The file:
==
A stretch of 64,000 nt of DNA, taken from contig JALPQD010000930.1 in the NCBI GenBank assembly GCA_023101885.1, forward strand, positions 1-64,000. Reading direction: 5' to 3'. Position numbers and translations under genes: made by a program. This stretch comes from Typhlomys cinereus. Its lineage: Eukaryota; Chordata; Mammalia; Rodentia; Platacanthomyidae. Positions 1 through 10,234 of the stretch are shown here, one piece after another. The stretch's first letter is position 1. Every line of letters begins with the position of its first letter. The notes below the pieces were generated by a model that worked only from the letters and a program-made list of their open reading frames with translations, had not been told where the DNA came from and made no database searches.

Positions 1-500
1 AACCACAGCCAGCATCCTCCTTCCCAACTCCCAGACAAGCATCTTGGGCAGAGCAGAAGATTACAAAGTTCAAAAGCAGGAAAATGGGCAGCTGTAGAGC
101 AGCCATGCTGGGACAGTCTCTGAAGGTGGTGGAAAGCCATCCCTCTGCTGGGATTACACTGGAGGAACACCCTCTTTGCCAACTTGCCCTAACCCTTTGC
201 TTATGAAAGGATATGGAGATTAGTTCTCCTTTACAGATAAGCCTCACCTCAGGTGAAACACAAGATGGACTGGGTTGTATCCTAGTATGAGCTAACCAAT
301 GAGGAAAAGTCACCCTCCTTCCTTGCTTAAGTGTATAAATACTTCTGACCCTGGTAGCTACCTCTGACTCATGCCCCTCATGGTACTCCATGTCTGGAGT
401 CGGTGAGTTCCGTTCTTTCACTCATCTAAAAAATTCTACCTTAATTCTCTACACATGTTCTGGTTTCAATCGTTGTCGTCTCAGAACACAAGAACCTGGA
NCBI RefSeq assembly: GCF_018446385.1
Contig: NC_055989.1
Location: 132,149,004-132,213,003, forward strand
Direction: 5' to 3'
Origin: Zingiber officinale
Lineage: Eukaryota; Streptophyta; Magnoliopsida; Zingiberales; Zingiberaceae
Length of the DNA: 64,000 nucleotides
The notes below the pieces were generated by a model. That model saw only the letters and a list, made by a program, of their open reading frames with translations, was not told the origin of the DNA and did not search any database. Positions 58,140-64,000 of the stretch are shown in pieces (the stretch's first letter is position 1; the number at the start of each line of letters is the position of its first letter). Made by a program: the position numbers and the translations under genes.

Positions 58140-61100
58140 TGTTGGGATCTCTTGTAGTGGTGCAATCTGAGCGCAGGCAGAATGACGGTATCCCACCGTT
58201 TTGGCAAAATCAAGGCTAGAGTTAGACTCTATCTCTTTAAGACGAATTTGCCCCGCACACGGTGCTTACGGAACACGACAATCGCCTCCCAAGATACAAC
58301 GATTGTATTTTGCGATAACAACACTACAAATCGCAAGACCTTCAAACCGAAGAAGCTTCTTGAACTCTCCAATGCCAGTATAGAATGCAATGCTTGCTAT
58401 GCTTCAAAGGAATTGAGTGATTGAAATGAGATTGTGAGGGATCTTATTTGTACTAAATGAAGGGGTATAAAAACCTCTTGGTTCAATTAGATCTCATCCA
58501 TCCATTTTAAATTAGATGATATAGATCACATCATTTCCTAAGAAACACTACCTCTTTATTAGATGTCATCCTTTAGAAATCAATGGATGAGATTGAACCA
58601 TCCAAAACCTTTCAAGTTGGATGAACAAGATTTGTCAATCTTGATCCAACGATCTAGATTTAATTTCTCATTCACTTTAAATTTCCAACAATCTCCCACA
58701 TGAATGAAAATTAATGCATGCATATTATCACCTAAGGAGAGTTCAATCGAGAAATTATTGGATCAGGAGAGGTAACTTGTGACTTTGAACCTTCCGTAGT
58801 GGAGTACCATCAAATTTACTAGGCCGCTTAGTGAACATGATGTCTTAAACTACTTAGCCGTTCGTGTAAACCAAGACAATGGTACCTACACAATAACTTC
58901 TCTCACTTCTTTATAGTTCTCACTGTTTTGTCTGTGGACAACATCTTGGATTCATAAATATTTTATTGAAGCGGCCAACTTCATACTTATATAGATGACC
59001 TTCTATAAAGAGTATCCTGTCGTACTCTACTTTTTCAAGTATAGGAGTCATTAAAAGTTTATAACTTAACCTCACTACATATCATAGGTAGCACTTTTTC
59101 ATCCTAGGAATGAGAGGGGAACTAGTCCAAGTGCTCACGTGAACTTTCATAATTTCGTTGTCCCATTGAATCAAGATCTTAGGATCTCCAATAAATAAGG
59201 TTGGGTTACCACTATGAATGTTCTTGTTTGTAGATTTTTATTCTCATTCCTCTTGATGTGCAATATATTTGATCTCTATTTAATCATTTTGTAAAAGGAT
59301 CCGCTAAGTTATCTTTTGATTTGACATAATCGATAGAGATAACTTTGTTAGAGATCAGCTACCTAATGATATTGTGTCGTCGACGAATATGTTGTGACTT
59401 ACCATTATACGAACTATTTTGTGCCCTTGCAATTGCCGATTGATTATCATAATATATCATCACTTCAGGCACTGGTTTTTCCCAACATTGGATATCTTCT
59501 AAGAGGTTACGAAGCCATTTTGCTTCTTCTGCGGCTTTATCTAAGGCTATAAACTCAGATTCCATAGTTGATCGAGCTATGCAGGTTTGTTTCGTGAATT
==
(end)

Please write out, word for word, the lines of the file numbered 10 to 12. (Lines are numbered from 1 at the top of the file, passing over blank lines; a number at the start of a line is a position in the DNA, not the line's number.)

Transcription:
Location: 132,149,004-132,213,003, forward strand
Direction: 5' to 3'
Origin: Zingiber officinale